Cleveland Orchestra. George Szell
Philadelphia Orchestra. Eugene Ormandy
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The Hard Way To A Symphony
When Robert Schumann made the acquaintance of the 20-year-old Johannes Brahms from Hamburg and was confronted by his earliest piano works, he immediately recognised that he was dealing with someone who would become one of the truly great men in his profession. He wrote that Brahms had "made out of the piano an orchestra of lamenting and loudly rejoicing voices" and prophesied that listeners could anticipate "a wonderful glimpse of the spirit world" if Brahms should decide to point his magic wand in the direction "where the concerted forces of chorus and orchestra lend him their strength".
Even though Brahms thought orches-trally in his early piano works, he did not find it easy to take the final step in the direction of large-scale orchestral compositions. The shadow of Beethoven was too overpowering, causing Brahms on one occasion to exclaim: "I will never write a symphony! You have no idea what it feels like for someone like me always to hear a giant like that [Beethoven] marching along behind me." The first sketches for a symphony adapted from a sonata for two pianos (which has unfortunately disappeared) were made in 1855, but after numerous alterations they were finally turned into the First Piano Concerto in D minor, which is famous for the orchestral conception of the piano part. His two Serenades, written in 1857/58 and 1858/59, also indicate that Brahms was trying to come to terms with the new medium. In the meantime he made a number of attempts at writing a symphony, but just could not manage it. In 1862 he once again stopped work after the first movement and wrote to his friend Joseph Joachim: "After 'Symphony by J.B.' you may for the time being put a?"
The Haydn Variations, which were finished in the Summer of 1873, constitute an important milestone on the road to the first symphony. Here Brahms put his studies in orchestration to the test, and for once he was very much taken with one of his own compositions. The Variations on a Theme by Joseph Haydn, Op. 56a are based on the "St. Anthony Chorale", taken from the second movement of the Divertimento in B flat (Hoboken II: 46), about which he wrote: "The theme of my 'Haydn Variations' is the (whole) Andante from a Divertimento for wind instruments. The orchestration is exactly the same as Haydn's, except for the violins." These Variations also occupy an important place in Brahms's output as the only set of variations originally intended for orchestra. Even here Brahms remained faithful to the piano, for he immediately arranged a version for two pianos.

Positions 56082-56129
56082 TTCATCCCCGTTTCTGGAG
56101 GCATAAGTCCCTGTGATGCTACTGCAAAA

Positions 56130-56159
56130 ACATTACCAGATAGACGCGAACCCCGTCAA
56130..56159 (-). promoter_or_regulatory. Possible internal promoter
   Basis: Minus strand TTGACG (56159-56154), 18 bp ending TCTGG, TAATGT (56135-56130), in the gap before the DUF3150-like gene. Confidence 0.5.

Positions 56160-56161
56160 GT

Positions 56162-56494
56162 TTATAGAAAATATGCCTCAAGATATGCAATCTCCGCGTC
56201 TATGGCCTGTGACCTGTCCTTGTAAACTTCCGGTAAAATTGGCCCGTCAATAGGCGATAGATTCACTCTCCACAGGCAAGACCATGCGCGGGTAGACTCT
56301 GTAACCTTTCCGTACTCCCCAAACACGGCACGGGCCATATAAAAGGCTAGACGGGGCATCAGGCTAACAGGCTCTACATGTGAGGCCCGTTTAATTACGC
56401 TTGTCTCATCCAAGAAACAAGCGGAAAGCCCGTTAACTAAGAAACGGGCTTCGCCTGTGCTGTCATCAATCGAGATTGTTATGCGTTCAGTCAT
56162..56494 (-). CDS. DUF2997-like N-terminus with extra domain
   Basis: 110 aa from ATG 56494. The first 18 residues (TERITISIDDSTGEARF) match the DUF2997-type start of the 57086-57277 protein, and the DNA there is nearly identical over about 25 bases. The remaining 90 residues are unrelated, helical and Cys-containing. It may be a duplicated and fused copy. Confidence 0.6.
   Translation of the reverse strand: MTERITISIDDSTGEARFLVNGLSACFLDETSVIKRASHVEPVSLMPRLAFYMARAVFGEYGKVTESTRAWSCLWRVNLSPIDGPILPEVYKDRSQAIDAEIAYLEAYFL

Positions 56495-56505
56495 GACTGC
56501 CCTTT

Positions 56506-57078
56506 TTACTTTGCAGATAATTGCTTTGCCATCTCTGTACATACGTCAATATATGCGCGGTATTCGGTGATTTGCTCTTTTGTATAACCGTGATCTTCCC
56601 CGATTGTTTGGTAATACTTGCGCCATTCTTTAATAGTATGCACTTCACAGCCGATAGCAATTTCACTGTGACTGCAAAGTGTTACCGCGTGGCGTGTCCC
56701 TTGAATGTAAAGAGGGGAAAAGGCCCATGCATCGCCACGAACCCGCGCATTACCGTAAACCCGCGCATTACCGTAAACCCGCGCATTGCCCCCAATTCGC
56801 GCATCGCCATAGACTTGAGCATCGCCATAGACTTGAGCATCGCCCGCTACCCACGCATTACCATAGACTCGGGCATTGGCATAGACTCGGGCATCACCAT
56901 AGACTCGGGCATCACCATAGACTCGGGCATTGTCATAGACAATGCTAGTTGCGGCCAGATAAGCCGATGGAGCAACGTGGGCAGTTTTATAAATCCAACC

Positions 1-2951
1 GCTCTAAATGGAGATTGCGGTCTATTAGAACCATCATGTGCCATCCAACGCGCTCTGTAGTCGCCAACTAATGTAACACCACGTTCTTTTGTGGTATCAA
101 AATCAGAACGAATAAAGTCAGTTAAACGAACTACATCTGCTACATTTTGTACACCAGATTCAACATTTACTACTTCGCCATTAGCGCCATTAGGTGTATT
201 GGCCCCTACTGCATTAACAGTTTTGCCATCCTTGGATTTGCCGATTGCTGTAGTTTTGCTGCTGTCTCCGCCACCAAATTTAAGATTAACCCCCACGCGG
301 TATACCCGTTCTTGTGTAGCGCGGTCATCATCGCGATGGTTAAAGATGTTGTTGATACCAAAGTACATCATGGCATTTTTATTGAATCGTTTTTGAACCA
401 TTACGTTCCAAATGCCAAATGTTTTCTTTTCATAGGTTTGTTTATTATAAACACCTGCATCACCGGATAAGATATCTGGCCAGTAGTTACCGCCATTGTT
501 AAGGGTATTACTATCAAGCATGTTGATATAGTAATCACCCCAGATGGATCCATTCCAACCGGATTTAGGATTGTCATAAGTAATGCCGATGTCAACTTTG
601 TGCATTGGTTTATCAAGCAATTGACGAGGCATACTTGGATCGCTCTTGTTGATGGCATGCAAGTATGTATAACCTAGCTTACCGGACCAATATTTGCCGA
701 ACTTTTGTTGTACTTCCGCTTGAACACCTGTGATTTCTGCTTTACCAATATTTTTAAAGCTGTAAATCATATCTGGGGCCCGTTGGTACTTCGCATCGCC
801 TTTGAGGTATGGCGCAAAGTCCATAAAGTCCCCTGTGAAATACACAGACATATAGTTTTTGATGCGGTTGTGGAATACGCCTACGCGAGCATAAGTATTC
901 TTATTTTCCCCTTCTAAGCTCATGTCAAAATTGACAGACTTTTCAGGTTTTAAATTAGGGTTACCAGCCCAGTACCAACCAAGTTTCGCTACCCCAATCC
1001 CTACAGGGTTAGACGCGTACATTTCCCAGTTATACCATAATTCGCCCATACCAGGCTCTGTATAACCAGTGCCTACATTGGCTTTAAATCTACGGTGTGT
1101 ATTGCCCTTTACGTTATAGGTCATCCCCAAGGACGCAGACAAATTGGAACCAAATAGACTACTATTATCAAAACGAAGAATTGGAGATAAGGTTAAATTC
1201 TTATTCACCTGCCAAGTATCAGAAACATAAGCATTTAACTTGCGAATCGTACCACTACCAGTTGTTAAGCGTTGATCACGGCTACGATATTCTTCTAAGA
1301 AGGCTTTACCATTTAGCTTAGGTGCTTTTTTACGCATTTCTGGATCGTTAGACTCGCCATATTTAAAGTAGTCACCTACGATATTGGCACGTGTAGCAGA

This successful composition appreciably strengthened Brahms's self-confidence and so, in the Summer of 1874, he turned once more to his first symphony, the first movement of which had been lying in a drawer for 14 years. The work now proceeded more smoothly and in the Summer of 1876, more than 20 years after his first attempts, Brahms's First Symphony in C minor was completed and had its first performance in Karlsruhe in the November of the same year. "It is only a modest little symphony", said Brahms, seeking to put a stop to the repeated comparison with the symphonic writing of Beethoven. In fact the bon mot that Brahms's First Symphony was actually Beethoven's Tenth is meaningless and interferes with our awareness of Brahms's unmistakable musical language. This is characterised by dark colouring and a rich orchestral sound which, remarkably enough, is not due to any increase in the size of the orchestra but to a new dense compositional technique. The relationship to Beethoven's music was therefore more a matter of association, as Theodor Billroth tersely summed it up: "As a result of studying it I became increasingly convinced that the whole symphony is pervaded by the same atmosphere as Beethoven's Ninth, and yet your own artistic individuality comes out particularly clearly in this work."
Initially the public does not seem to have appreciated this "artistic individuality", neither did it make Brahms's reputation. It is significant that this was based on the piano works for four hands which he had already written in the 1850s and '60s: the Hungarian Dances.
The first two volumes appeared in 1869, the second two in 1880. In the Summer of 1880 Brahms wrote to his friend Theodor Billroth from his summer holiday home: "1 am living extremely comfortably at 51 Salzburger Strasse [...] I don't need to recommend Ischl to you and your family for your holiday, I am sure you know of it [...] You ought to think about it and take a look at it! Soon [...] the Hungarian [Dancesl are coming out; I think we shall enjoy them [...] Yours ever). Brahms."
These dances seem to have been enjoyed by many people and one may imagine many pleasant evenings in which, attended by "Punch and Ice Cream" as ETA. Hoffmann, in an entirely different context, described it with such light-hearted irony, the Hungarian Dances were played by two musically competent friends of the host family - to the "edification" of all those present. Richard Wagner, who wanted to belittle the success of Brahms's works by calling him a "Jewish Czardas player", miscalculated and could do no damage to the general appreciation of Brahms's inspired pieces, which so perfectly caught the Hungarian idiom.
Here works for the piano are again associated with their orchestral version, since Brahms himself orchestrated some of the dances, although he left the orchestration of Dances No. 17 to 21 to the warm-hearted Antonin Dvorak, who was living in Vienna in very straitened circumstances. Brahms regarded him very highly and spontaneously tried to help him whenever he could, after they first met in 1878. He wrote to him: "I have no children, I no longer have anyone to care for, so consider my property as your own"
-Annette Kreutziger-Herr (translation: Gery Bramall)